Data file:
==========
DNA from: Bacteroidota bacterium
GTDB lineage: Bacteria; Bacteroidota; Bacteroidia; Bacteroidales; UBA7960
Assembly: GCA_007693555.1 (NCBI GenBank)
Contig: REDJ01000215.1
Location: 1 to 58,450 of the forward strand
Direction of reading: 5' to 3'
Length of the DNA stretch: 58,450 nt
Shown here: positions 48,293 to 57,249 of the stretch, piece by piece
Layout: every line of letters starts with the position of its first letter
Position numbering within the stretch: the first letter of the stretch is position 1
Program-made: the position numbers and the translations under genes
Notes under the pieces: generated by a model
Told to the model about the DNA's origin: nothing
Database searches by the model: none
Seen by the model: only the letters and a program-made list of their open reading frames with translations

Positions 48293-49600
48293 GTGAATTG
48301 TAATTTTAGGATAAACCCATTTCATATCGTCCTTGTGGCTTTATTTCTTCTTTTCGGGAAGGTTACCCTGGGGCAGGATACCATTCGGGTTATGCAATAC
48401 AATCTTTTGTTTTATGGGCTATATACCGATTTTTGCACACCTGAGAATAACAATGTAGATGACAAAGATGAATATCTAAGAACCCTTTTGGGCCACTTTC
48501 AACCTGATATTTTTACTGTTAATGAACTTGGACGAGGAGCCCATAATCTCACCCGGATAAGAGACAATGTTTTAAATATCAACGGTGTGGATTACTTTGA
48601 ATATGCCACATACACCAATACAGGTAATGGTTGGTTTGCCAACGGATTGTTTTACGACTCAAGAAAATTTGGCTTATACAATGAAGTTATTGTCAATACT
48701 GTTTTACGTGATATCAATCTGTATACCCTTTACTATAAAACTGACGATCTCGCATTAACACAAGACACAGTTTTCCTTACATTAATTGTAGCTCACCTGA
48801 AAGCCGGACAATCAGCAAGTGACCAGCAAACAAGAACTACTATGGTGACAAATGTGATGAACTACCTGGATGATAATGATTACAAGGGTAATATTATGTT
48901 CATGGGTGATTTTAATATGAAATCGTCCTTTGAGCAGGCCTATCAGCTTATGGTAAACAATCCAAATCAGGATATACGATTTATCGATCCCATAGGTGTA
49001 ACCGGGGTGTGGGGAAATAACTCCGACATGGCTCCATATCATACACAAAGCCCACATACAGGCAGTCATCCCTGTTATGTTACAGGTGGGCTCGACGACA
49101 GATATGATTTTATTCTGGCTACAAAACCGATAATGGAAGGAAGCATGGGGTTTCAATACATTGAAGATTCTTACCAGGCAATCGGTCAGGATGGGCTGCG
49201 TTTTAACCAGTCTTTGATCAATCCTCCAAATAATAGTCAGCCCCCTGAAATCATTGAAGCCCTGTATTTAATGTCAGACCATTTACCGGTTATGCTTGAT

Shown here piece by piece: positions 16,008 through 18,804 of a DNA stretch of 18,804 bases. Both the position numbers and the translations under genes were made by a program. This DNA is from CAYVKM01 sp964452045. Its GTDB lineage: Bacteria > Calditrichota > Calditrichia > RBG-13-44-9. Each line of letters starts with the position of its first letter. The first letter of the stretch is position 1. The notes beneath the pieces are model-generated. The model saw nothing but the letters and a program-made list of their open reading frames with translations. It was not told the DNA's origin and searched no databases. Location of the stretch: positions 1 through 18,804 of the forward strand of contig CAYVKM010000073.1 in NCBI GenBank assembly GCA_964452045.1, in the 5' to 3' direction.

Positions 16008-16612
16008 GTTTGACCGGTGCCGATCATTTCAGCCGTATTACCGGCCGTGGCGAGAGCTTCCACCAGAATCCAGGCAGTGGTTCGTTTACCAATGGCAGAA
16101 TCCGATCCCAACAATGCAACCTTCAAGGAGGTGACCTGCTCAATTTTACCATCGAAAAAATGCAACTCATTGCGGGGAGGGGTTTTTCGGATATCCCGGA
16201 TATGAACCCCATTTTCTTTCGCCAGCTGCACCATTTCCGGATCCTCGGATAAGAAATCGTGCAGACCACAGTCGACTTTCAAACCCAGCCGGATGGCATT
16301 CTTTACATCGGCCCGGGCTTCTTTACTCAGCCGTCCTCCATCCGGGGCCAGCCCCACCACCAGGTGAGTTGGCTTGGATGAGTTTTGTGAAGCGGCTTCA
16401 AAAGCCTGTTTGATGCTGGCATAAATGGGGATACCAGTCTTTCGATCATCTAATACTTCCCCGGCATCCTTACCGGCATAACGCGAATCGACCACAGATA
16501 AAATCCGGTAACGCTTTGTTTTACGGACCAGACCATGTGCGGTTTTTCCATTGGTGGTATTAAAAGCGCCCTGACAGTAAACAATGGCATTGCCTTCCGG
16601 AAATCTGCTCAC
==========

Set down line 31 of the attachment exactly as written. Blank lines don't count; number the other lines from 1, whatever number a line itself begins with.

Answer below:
16101 TCCGATCCCAACAATGCAACCTTCAAGGAGGTGACCTGCTCAATTTTACCATCGAAAAAATGCAACTCATTGCGGGGAGGGGTTTTTCGGATATCCCGGA